Many companies are not strangers to the ILS market, sporadically seeking cat bond protection to mitigate earthquake and hurricane risk for years now. For those seeking sufficient coverage to meet their needs, a vibrant cyber ILS market should enable them to negotiate higher limits with their insurance carriers. According to John Seo, cofounder and managing director of FCM, companies seeking cyber insurance often ask whether the insurer has ILS backing. “An insurer that is engaging with the ILS market tends to have high confidence in its underwriting because the ILS market requires the highest levels of transparency and scrutiny of the risk,” he said.

He added that a company should “manage its expectations” in terms of the impact of ILS on coverage rates, since ILS capital is expensive. Instead, they should focus more on “line size and sublimits offered against systemic loss events.”

Seo sees the cyber ILS market growing rapidly, potentially even for the next decade, assuming buyers remain willing to pay high levels for ILS protection. But given the market is still in its infancy, it may be early for the ILS market to be engaging directly with companies or their captives. One exception may be companies with significant cloud outage exposure, since that could mean significant business interruption losses. In that case, companies may be able to structure favorable loss triggers based on the length of the outage. 

Cyber Considerations

According to Brew, one key for a large company seeking significant cyber limits is to develop a thorough understanding of what constitutes a disaster for the organization. This starts with determining the types of cyber events that would have the greatest impact, such as cloud outages, widespread malware attacks or supply chain disruptions. With this understanding, the company can then more accurately determine the costs of each of the six to eight “heads of cover” present in most cyber policies, including investigation and response, business interruption, ransomware response and systems recovery. “Analyzing those exposures helps the organization understand how to design the insurance program to be most suited to its needs,” Brew said.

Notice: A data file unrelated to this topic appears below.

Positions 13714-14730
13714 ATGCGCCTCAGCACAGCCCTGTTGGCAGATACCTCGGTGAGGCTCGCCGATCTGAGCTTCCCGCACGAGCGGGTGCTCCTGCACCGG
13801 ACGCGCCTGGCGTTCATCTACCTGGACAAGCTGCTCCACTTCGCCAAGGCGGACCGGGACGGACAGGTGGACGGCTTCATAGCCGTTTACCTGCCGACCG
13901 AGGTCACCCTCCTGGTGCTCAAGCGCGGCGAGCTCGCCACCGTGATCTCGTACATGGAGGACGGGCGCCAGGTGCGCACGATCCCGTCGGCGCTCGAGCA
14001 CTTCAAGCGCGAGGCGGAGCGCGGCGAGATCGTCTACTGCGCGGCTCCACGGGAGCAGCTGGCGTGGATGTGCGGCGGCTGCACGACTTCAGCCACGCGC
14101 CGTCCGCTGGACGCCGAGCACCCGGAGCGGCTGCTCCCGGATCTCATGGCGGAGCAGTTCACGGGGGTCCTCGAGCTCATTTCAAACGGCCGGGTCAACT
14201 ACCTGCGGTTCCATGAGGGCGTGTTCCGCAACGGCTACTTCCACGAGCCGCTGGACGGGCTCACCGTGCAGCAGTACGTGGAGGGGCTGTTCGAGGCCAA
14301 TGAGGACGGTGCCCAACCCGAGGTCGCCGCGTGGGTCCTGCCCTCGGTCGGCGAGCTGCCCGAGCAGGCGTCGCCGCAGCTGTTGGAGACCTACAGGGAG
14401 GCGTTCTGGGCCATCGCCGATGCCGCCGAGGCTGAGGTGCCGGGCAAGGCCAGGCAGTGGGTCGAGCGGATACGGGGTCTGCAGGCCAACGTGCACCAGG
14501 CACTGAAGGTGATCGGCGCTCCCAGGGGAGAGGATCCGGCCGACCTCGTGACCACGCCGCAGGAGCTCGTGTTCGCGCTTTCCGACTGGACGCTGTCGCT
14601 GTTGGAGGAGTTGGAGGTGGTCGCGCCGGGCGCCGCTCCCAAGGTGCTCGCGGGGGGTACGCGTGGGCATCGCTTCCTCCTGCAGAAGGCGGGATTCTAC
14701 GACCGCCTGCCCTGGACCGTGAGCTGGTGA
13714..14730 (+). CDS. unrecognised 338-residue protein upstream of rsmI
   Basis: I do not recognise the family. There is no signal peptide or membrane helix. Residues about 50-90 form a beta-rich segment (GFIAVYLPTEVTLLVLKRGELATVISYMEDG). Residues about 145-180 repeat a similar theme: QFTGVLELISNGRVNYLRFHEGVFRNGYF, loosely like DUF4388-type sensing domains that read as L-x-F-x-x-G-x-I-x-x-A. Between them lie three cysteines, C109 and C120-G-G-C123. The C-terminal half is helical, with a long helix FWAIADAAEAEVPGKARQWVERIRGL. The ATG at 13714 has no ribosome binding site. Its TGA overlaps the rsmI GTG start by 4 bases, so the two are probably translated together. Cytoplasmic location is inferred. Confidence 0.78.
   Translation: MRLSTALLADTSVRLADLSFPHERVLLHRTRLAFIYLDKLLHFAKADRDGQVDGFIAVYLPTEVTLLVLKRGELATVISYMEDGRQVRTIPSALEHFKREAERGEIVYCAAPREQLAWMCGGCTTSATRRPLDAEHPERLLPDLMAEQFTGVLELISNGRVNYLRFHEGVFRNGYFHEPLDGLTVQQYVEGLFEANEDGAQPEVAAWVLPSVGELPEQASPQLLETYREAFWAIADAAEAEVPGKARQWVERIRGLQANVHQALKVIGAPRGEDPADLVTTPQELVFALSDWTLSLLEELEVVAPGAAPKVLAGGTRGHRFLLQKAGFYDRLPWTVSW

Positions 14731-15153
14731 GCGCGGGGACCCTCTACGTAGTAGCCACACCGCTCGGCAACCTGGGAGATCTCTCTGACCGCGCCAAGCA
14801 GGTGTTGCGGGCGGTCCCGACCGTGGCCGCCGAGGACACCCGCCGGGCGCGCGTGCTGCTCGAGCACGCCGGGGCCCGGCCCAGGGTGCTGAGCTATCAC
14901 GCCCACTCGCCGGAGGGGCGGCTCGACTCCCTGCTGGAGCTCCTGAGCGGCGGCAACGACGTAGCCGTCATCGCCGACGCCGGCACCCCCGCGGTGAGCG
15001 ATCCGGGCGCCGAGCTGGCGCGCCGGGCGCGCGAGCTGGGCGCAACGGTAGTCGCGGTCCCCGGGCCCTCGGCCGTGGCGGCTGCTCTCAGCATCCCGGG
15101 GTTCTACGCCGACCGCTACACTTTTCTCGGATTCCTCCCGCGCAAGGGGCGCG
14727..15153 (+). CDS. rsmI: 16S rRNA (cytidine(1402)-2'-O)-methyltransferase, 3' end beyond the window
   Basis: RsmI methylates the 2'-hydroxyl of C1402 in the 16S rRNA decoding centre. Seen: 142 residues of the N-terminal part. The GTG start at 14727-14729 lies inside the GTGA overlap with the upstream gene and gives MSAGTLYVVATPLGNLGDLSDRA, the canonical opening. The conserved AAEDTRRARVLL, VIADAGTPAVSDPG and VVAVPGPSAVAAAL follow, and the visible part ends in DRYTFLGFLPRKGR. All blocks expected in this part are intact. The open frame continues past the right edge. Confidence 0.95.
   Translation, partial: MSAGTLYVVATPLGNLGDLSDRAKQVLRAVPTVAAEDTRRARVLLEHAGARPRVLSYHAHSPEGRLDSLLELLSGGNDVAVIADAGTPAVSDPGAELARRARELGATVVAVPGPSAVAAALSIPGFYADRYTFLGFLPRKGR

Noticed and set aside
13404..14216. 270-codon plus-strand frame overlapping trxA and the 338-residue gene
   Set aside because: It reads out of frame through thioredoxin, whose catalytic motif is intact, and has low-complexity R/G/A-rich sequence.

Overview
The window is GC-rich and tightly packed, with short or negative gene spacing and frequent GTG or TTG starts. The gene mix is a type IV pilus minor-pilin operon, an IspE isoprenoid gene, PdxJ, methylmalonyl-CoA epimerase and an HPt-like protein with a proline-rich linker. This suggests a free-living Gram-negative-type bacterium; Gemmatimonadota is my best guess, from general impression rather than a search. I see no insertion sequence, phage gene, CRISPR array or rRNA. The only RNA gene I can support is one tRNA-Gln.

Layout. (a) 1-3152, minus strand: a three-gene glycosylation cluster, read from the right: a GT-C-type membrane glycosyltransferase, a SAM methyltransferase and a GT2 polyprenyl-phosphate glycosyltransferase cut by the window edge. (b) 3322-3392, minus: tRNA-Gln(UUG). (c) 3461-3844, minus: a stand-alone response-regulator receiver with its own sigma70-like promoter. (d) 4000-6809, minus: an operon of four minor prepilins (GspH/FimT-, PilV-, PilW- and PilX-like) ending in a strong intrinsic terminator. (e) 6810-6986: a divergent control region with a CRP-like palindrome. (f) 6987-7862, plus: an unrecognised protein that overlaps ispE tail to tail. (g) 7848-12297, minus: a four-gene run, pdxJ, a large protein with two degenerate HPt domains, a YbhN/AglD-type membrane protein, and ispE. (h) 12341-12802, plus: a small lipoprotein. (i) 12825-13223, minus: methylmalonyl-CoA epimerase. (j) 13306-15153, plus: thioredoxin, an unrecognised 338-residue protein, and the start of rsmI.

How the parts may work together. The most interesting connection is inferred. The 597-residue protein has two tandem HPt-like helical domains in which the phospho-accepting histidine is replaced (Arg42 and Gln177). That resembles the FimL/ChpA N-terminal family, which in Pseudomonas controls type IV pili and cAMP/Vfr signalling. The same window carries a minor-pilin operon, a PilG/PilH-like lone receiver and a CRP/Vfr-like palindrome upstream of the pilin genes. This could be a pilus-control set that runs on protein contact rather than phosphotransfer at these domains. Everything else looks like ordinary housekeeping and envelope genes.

Explaining the company’s steps to mitigate potential catastrophic cyber events, such as measures to build supply chain resilience in the event critical vendors are compromised or key cloud providers become unavailable, is another important part of the insurance negotiation process. “If, as a buyer of insurance, you can accurately represent what percentage of revenue is reliant on internet or cloud connectivity, that can be used by insurance companies to assess the impact of an outage and how critical that service is to the company,” Brew said.

Another important area for a company to consider is its technology infrastructure, including the quality and granularity of data it presents to the insurance market. Insurers will be using this technology infrastructure to gauge the company’s risk exposure and security and risk management. Some examples of the latter include the frequency of the company’s data backups, software patching and employee training to minimize phishing attacks.

The quality and granularity of data have become more important as cyberrisk models have become more sophisticated, Brew said, since the models are an important factor in determining the pricing of coverage, whether from insurers, reinsurers or ILS investors.

Companies seeking ILS coverage directly should also consider the trigger for payouts once a catastrophic event has occurred. Given the complexity of the underlying perils and the different types of disaster scenarios that are manifested in the risk, it is likely that companies will opt for the simplest trigger structures on an indemnity basis for a single annual contract, Brew said.

“It may be a bit early to say which trigger types, if any, will be favored,” Seo said, adding that a good guess is indemnity triggers for insurers, industry-loss triggers for reinsurers and indemnity and parametric triggers for companies. “This parallels the loss-trigger tendencies already seen in the natural catastrophe ILS market.”

While he anticipates more cyber ILS deals in 2023, Schultz said that the market’s overall growth will likely be measured in the early stages as issuers and buyers of ILS search for the appropriate price. Nevertheless, the emergence of the now-$36 billion natural catastrophe bond market was spurred by similar needs for capacity exceeding what the insurance market could provide.  “If those fundamentals remain in place for cyber ILS, then we’re likely to see it grow,” he said.

John Hintze is a New Jersey-based freelance writer.